- Gotta get Away. Yesterday, the Verge published an investigation by writer Zoe Schiffer into allegations of a toxic workplace culture at Away, the luggage company co-founded by CEO Steph Korey and president and chief brand officer Jen Rubio.
There’s a lot in the piece, so I encourage you to read the whole thing. But what jumped out at me is the role digital communication—and ideas about gender dynamics in communication—play in the company's culture.
Part of the Verge story focuses on how Away uses Slack, the chat app run by CEO Stewart Butterfield, who, it should be noted, is engaged to Rubio. The Verge reports:
"Employees were not allowed to email, and direct messages were supposed to be used rarely (never about work, and only for small requests, like asking if someone wanted to eat lunch). Private channels were also to be created sparingly and mainly for work-specific reasons, so making channels to, say, commiserate about a tough workday was not encouraged."
Why Slack rather than email? In a statement, Korey tells the Verge, “Over the course of our careers, Jen and I observed situations where women and underrepresented groups were often excluded from key emails or meetings. Slack affords levels of inclusion and transparency email simply doesn’t. With email the original author gets to pick who is included in the conversation and whose voices won’t be heard. That’s not the company we want.”
In an interview with Fortune earlier this year (the co-founders are on our 2019 40 Under 40 list), Korey talked about her Slack habits, saying, "I preface every single message I send with a level of urgency and an expected response time, and it’s (unsurprisingly) put my team at ease because there are no unspoken expectations."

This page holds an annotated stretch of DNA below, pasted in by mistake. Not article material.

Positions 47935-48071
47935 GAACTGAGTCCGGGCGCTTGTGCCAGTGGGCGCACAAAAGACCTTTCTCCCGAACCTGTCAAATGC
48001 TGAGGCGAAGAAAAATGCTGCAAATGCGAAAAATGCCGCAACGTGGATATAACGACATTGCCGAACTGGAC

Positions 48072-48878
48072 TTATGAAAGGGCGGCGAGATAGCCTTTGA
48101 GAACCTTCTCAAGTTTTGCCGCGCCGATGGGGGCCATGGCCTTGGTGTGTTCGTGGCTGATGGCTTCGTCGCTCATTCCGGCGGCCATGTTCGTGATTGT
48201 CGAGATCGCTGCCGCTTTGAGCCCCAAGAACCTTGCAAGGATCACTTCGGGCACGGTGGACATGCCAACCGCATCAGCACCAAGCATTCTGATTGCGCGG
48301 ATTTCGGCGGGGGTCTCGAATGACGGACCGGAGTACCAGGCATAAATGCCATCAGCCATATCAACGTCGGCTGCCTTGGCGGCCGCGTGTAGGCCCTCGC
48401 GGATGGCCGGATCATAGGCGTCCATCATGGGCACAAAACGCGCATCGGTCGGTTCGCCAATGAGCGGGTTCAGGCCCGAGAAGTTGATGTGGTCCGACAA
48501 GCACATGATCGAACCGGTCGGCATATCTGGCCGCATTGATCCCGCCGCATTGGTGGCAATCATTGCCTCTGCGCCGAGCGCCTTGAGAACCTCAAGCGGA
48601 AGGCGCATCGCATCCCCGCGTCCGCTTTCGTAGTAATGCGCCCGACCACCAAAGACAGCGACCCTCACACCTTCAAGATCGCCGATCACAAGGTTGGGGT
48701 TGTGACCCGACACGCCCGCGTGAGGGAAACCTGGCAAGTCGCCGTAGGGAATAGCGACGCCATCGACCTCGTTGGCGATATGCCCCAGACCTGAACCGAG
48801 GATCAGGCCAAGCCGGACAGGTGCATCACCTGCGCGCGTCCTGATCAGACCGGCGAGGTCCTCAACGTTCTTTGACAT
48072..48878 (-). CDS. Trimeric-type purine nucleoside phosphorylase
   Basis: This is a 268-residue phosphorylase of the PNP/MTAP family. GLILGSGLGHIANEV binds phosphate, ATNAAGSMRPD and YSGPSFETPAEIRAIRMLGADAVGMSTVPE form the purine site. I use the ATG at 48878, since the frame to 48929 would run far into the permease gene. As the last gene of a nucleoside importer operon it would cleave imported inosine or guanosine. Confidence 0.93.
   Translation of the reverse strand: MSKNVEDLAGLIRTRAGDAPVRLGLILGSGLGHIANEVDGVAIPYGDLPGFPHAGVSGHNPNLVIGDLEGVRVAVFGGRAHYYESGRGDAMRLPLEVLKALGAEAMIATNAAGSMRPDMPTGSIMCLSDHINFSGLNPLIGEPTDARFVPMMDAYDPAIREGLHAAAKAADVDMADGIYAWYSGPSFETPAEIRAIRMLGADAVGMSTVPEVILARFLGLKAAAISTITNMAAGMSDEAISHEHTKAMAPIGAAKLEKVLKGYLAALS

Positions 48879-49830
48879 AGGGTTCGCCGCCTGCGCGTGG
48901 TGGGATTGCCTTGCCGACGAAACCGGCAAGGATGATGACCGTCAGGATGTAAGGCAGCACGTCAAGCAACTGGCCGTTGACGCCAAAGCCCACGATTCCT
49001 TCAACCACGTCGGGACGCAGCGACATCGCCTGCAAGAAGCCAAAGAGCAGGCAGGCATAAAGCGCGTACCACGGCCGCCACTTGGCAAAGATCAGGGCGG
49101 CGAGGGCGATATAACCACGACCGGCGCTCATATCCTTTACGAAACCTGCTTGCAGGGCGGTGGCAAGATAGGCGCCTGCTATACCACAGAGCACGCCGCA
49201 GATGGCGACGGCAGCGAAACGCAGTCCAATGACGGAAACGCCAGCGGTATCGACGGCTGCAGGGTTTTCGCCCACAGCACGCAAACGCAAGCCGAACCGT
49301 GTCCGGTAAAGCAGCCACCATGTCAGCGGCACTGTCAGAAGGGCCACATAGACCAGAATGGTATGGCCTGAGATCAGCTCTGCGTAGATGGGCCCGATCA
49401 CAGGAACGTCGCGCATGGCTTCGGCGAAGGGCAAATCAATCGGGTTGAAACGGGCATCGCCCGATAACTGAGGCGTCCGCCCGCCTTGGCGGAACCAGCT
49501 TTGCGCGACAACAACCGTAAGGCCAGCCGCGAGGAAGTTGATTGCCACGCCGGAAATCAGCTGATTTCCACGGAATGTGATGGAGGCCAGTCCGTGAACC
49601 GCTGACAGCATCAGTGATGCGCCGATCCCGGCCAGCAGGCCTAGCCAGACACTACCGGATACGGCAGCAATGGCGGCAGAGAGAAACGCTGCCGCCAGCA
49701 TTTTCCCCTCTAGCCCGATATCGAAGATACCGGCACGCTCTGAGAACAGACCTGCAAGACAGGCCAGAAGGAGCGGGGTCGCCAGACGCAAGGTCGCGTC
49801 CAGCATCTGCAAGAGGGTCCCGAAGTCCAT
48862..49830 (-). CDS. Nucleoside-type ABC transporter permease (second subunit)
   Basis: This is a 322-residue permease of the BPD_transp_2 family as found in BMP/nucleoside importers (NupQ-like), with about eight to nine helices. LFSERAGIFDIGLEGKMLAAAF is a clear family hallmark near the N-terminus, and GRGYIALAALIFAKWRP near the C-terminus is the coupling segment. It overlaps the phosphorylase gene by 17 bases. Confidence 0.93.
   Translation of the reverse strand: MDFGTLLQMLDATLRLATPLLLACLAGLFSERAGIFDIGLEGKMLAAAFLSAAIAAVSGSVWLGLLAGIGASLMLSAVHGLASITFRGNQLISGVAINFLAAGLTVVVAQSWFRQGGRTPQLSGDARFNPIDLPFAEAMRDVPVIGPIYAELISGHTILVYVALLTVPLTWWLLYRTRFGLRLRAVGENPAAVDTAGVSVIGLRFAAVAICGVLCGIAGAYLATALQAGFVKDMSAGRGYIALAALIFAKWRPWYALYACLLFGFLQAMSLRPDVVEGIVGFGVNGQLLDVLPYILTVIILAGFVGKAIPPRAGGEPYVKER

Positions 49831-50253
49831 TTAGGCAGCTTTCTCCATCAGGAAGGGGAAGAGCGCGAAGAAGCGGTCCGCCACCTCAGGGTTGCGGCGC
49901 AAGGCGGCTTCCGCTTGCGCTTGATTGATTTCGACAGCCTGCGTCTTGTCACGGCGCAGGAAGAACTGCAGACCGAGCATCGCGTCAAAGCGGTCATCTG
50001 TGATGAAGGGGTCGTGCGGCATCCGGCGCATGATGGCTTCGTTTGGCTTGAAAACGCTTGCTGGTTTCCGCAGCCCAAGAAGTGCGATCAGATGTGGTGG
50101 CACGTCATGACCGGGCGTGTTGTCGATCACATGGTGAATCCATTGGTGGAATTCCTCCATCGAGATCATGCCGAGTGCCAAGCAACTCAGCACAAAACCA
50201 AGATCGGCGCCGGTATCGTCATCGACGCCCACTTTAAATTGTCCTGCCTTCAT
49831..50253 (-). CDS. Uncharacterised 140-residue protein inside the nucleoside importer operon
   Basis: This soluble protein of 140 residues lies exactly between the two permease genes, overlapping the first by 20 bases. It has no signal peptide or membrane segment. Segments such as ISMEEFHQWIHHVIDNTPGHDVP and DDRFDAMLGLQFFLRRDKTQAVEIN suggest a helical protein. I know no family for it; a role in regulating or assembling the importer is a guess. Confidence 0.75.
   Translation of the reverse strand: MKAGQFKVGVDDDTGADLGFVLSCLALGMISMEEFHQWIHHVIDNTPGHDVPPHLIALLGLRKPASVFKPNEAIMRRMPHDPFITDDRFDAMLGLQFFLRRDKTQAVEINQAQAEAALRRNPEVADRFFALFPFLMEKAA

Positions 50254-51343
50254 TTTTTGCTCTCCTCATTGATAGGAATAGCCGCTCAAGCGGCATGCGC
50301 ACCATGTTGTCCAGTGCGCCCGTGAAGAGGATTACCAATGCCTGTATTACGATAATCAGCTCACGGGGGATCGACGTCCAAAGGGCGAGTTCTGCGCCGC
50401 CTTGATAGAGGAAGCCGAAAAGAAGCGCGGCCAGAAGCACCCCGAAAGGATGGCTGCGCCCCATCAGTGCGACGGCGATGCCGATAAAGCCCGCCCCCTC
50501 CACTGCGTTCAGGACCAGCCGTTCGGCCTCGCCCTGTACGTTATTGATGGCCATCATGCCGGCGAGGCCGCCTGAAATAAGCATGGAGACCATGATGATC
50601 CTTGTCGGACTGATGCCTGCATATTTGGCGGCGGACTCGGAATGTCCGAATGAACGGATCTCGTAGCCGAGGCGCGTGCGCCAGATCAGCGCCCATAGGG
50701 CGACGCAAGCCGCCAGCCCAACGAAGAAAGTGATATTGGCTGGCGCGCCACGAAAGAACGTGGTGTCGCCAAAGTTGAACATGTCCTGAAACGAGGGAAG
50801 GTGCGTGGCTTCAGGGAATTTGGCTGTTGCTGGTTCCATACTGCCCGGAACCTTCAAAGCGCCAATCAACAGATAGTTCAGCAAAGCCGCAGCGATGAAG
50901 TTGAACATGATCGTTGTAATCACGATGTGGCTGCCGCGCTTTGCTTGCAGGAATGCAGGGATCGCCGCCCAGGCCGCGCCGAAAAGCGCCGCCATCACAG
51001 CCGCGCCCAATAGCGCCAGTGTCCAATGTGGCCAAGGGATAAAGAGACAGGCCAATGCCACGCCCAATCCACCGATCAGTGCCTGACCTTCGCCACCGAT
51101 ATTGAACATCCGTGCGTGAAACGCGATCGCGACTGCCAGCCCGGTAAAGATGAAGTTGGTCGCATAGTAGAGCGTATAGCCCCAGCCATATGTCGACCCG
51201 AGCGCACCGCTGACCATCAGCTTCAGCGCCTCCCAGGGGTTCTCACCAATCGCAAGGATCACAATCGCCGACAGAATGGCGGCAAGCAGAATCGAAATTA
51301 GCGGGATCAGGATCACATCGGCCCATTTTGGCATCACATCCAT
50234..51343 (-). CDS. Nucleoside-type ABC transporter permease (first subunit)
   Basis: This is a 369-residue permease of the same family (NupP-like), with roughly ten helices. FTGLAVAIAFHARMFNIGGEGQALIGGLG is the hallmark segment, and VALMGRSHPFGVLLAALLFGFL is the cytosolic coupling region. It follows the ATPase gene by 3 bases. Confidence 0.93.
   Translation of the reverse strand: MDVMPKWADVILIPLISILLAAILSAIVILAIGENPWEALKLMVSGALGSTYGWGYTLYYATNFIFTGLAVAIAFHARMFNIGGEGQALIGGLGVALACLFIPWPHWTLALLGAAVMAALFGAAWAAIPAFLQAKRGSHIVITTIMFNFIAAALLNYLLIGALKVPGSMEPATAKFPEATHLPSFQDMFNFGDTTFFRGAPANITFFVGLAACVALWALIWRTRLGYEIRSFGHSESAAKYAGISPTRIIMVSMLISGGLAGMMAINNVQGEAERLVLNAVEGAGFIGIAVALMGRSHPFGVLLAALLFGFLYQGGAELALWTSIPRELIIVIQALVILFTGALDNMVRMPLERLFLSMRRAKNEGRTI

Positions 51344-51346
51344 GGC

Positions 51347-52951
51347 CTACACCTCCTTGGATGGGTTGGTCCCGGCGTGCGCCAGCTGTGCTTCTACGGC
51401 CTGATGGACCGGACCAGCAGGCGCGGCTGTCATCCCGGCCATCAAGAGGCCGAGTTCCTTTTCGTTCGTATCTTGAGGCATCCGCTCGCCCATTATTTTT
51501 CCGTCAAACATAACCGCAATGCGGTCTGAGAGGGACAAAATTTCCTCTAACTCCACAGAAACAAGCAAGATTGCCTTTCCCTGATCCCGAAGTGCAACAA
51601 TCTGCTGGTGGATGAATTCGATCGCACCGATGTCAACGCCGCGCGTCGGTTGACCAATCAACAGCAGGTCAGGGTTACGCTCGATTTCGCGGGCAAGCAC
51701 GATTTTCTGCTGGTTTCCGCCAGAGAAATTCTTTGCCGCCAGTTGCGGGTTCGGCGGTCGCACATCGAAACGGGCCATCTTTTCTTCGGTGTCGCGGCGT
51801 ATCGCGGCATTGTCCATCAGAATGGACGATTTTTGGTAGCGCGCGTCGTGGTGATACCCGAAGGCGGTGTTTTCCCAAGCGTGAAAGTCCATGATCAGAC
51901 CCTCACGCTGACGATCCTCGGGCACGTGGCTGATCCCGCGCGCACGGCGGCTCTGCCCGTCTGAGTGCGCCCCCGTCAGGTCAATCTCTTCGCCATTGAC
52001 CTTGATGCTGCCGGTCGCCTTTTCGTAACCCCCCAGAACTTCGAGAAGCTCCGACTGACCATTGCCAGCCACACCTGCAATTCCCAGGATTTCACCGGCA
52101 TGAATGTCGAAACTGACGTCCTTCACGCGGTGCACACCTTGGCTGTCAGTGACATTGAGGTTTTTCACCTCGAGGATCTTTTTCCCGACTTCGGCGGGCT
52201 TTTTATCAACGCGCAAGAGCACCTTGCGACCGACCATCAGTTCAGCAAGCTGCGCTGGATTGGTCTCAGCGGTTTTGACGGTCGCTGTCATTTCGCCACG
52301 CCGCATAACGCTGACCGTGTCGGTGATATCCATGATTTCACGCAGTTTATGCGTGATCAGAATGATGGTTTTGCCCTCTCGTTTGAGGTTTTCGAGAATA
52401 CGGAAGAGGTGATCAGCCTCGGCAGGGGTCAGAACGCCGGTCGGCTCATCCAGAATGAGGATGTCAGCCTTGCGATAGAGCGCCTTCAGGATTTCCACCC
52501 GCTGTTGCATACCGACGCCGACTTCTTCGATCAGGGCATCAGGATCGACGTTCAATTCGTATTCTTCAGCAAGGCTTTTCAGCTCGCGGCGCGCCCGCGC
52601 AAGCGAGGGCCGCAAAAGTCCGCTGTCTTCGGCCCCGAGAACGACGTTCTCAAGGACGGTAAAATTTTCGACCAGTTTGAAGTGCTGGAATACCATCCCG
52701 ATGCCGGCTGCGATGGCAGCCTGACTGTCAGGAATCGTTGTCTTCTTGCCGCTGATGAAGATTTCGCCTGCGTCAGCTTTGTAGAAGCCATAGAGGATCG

However, the Verge reporting makes clear that, in some cases, her messages—several of which are published in the article—did anything but put employees at ease. Writes Schiffer: "The rules had been implemented in the name of transparency, but employees say they created a culture of intimidation and constant surveillance." Employees say Korey and others at the company used Slack to pressure them to work inhumane hours and to publicly shame and berate them.
It's true that emails and meetings can be exclusionary, and that women and people of color may be the ones left out. But rather than foster an open and reciprocal dialogue, Away's reliance on open Slack messages appears to have created a one-way megaphone for the company's executives. That may be their right as demanding bosses, but it's hard to label such a system as "inclusive"—and downright painful to see it defended in the name of feminism.
Today's Broadsheet was produced by Emma Hinchliffe.
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